I have for some time been a basher and hater of "Fair Trade," in coffee and other commodities. In fact, as far as I'm concerned, Russ Roberts and I podcastrated the whole issue nearly four years ago. Sarah Marchmont wrote a very fair-minded article about it.
Here is the basic economics--a rent is being created: a price above market price is being charged. In countries where property rights, contracts, and rule of law is tenuous, feel-gooders and scam artists have put together an unholy coalition. The feel-gooders create something called "Fair Trade" certification, which means that the farmers get paid well above market price for the coffee they produce.
Not surprisingly, many farmers want to get in on this action. But less than all can be certified "fair trade" recipients, since a price that much above the market price would create a surplus. The fair trade feel-gooders would never be able to sell the glut of coffee if EVERYONE gets fair trade certification.
So, the feel-gooders stick their fingers in their ears and shout "LA-LA-LA-LA-LA" and pretend that their partners the scam artists are doing the right thing when they hand out the "fair trade" certifications.
But remember that these are countries with little rule of law, and shoddy police enforcement. So what the scam artists in effect do is sell off the rent (the high price of fair trade certification) to the highest bidder.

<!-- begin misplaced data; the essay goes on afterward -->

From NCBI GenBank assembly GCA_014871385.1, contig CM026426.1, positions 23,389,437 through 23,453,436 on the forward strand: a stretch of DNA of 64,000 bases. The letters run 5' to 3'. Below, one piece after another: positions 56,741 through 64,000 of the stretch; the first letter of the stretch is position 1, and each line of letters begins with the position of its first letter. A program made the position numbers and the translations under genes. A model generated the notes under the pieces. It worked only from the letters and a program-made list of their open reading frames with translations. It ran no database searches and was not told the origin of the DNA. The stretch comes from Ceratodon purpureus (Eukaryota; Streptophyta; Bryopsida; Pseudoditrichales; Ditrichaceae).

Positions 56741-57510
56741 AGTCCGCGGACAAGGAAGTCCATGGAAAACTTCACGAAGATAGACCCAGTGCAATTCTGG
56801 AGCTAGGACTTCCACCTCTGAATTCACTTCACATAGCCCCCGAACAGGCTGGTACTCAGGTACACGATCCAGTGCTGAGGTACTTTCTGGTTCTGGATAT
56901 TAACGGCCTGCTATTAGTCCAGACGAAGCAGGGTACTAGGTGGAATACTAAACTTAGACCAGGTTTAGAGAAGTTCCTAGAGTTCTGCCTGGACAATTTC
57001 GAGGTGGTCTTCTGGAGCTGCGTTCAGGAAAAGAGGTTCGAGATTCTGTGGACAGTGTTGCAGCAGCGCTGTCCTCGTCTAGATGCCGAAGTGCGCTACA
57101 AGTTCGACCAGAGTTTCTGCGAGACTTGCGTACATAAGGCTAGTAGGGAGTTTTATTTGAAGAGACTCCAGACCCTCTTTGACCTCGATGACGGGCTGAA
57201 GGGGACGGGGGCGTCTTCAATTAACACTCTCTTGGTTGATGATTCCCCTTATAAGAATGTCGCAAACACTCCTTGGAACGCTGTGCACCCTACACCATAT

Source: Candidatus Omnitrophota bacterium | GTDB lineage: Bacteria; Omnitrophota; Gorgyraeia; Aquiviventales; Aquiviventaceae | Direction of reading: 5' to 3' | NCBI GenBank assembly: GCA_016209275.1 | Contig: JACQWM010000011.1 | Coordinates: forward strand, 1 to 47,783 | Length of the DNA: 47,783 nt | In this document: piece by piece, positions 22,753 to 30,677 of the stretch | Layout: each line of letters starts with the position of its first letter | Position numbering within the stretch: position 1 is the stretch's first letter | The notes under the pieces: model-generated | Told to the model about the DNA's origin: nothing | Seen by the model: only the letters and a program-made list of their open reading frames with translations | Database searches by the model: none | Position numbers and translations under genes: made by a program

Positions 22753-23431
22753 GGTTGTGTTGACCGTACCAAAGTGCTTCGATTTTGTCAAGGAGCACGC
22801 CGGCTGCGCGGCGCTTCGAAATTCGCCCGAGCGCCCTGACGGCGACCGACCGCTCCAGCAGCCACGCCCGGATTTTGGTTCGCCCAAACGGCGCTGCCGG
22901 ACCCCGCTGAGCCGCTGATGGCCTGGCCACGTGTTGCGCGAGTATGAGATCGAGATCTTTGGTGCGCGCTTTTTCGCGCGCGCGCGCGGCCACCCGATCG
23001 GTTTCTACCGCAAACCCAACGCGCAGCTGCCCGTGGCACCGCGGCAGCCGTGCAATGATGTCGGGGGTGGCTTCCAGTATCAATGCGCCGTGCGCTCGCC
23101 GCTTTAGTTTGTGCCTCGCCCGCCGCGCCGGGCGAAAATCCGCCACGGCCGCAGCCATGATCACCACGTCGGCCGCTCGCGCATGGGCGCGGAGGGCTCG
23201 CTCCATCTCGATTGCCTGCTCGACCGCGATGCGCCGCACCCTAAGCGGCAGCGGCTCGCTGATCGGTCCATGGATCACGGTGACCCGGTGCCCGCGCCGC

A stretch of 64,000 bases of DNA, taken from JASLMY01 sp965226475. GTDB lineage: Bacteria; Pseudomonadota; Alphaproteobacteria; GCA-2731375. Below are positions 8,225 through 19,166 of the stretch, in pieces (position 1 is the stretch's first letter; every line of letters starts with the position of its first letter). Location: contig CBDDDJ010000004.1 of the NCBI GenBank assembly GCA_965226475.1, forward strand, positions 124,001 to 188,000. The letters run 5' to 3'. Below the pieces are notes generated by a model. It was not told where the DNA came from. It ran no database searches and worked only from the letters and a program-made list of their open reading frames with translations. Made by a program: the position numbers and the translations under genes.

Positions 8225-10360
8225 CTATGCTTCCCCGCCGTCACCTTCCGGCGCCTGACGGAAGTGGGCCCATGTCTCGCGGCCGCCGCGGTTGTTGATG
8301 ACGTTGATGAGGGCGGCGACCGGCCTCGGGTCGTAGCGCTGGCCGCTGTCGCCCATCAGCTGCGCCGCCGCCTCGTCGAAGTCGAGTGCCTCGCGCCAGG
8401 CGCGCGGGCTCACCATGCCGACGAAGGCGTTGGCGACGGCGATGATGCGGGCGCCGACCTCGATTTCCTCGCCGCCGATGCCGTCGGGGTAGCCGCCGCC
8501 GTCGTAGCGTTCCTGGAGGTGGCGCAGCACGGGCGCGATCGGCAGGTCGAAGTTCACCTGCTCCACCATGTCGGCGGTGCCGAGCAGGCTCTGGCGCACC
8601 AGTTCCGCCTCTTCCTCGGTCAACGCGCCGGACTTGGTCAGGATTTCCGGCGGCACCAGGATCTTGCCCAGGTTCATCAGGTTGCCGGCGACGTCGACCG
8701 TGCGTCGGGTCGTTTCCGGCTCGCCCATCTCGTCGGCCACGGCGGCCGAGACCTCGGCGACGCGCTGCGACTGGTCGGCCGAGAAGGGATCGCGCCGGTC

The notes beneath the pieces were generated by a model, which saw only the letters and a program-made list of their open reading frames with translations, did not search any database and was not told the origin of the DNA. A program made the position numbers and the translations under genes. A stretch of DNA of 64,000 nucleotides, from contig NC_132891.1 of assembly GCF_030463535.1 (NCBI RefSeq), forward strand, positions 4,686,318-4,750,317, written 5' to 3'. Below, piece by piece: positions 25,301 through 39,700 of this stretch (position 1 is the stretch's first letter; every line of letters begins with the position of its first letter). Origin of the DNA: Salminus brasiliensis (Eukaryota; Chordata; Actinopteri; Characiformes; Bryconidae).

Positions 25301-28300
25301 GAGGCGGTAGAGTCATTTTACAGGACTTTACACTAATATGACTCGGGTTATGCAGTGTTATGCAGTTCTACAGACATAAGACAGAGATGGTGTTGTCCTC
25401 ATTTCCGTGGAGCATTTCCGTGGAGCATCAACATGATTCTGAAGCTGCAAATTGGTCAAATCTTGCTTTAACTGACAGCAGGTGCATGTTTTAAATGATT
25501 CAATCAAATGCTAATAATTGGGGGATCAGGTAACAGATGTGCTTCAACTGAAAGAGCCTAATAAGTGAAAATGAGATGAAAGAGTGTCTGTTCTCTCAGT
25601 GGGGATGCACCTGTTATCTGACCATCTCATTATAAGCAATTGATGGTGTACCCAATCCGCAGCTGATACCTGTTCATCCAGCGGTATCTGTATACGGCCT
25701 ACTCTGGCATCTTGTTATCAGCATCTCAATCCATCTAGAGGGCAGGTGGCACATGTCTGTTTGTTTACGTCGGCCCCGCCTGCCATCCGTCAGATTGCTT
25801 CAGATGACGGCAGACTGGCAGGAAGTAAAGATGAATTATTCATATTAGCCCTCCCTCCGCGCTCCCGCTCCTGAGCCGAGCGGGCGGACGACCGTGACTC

The result is that, after a fairly short period, three years at most, the "fair trade" farmers are getting no more, and maybe less, than everyone else, and no more than they got before the "fair trade" scam was started. The scam artists, it's true, are skimming the profits, but the competition to become a scam artist then becomes the valuable commodity, and rent-seeking to get to be the guy who certifies "fair trade" then also dissipates THAT rent. Some government official in the country, the one who licenses the guy who licenses the guy who certifies "fair trade" farmers ends up sucking down the rent.
Consumers pay more, and feel good about themselves. The feel-gooders who started the program move on to abuse some other group of farmers with false promises. And the results are a substantial increase in dead-weight loss.
Don't believe me? Article in the National Post, by Lawrence Solomon, founder of Green Beanery in Toronto, a suburb of Buffalo.
And the German study that really reveals how it all works. In fact, as the Hohenheimers note, the certification process is so corrupt many don't even bother, and just mislabel the coffee as "fair trade" from the get-go.
All you need to know to figure out why "fair trade" and similar feel good programs are dumb is have lunch with Bob Tollison once, and have him explain what rent-seeking is. Or you can read this, I suppose, though Bob is a better bet. (Dr. Henderson gives a nice short history.) The point is that once you understand rent-seeking, you can PREDICT that stuff like "fair trade" won't work. It can't work. And it doesn't work.
UPDATE: Dalibor Rohac has a nice piece on same subject. Thanks for the tip, DR!